June 18, 2017
On Thursday, the Department of Homeland Security made an unexpected announcement: the Deferred Action for Child Arrivals program started under the Obama Administration will – for the time being – continue under the Trump Administration. While this isn’t an open-ended commitment (and is short on specifics), DHS specifically notes that employment authorization gained through DACA will not be voided early. This means that anyone who received an Employment Authorization Document (EAD) based on DACA status will be able to continue working legally in the United States for at least the duration of their current EAD’s validity.
During the campaign, candidate Trump repeatedly signaled an intention to discontinue the DACA program once in office, and leaked memos from the first weeks of his administration implied an intent to follow through on that promise. It is possible that sustained activist pressure has made cuts to DACA politically unpalatable for an administration already under pressure from all angles, though it is also possible that they are simply saving this fight for a later date. It is also important to pay careful attention to real-world implementation of this policy, as we already have seen that DACA recipients may be detained by immigration enforcement agents, despite their nominally-protected status. Such incidents – isolated though they may be – likely give Dreamers fear of engaging with local or federal government agencies, counteracting one of President Obama’s stated goals for the DACA plan.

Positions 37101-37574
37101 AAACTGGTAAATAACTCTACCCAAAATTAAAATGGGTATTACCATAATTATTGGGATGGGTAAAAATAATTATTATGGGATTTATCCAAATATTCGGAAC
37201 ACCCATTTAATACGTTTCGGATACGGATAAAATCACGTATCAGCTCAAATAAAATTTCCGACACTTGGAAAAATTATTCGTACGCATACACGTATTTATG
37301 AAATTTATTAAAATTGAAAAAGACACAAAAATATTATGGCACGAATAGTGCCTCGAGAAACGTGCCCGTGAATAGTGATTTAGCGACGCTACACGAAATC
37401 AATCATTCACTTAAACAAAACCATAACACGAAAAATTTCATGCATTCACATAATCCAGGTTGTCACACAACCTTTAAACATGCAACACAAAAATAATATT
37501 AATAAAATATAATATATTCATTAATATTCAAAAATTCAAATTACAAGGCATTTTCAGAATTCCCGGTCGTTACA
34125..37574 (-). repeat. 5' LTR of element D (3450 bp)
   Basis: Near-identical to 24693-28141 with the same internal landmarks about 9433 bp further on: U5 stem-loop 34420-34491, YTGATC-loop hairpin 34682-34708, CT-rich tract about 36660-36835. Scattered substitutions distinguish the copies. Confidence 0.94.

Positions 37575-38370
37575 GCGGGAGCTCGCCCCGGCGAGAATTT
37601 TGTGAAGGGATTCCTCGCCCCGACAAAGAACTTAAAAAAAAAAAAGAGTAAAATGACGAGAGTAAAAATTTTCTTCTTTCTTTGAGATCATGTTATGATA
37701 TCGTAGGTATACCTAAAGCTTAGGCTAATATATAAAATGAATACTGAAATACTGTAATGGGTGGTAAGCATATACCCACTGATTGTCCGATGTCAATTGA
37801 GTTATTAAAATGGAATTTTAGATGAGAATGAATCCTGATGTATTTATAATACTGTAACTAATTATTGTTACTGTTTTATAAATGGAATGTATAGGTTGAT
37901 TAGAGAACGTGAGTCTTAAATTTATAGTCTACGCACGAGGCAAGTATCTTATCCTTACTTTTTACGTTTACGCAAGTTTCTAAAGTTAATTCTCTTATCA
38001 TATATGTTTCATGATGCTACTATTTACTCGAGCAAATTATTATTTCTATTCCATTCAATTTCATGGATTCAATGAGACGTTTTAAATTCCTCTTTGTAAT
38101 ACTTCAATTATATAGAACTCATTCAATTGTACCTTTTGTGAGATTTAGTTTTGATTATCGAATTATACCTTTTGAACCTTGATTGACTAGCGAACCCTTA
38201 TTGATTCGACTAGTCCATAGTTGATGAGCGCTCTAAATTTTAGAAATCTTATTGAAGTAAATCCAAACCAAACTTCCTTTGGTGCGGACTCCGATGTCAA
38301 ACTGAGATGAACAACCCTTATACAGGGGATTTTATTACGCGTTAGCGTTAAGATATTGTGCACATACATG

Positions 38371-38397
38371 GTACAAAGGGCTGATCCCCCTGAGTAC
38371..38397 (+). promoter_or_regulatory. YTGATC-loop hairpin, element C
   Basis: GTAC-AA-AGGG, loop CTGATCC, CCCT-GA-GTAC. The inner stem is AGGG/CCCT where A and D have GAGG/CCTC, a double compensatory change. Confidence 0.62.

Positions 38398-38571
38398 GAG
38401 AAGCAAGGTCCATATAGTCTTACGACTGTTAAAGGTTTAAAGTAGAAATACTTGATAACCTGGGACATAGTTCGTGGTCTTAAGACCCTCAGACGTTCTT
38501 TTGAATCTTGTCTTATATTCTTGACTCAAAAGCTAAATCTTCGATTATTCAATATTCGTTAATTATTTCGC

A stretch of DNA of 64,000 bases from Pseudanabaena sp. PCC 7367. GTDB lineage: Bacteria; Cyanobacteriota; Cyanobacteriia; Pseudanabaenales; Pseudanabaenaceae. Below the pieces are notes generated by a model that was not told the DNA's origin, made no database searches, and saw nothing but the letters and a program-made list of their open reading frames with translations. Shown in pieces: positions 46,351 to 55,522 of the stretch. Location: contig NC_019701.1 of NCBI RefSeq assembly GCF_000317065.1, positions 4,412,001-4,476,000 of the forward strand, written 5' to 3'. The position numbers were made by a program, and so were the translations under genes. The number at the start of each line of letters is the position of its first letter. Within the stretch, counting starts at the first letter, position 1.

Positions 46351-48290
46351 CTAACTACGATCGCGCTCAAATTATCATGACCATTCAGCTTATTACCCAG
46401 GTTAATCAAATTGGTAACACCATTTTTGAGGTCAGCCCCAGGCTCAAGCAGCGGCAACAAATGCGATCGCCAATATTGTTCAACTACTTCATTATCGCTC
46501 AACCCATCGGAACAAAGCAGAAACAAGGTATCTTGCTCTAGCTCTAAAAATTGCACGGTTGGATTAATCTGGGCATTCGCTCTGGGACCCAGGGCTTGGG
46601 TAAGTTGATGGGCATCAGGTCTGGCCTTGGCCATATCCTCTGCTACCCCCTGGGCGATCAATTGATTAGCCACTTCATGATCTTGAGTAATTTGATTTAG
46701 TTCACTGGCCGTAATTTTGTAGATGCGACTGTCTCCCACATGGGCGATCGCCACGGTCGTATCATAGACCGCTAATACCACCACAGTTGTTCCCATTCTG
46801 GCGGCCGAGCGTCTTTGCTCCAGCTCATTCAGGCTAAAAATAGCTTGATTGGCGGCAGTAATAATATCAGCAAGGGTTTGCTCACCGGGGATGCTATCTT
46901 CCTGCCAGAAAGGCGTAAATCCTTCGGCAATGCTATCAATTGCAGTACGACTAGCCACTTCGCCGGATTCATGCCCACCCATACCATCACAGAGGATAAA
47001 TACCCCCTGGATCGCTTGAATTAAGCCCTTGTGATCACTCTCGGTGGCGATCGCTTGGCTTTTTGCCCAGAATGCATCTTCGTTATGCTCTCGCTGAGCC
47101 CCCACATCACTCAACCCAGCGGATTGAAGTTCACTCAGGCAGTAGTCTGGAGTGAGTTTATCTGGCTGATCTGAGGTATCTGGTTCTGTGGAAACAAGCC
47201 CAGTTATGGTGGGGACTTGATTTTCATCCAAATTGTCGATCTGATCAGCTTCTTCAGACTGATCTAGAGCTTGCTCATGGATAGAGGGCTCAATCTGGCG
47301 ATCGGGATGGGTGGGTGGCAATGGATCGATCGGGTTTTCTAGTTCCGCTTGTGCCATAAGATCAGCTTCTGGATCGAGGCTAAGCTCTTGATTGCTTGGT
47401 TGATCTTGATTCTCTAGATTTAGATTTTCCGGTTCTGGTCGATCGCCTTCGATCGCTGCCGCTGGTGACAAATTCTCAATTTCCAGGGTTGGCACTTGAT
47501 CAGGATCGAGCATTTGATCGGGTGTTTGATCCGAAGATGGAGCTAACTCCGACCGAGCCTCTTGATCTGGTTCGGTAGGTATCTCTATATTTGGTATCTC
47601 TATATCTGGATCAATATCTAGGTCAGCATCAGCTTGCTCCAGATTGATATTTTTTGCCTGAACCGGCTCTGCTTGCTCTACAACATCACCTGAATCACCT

The announcement about DACA was buried in a memo that was primarily about the DAPA program, which was a more recent Obama Administration effort to extend the protections offered by DACA to the parents of Dreamers. DAPA was never implemented under the previous administration, and Thursday’s memo confirms that the current administration has no intention of doing so now.
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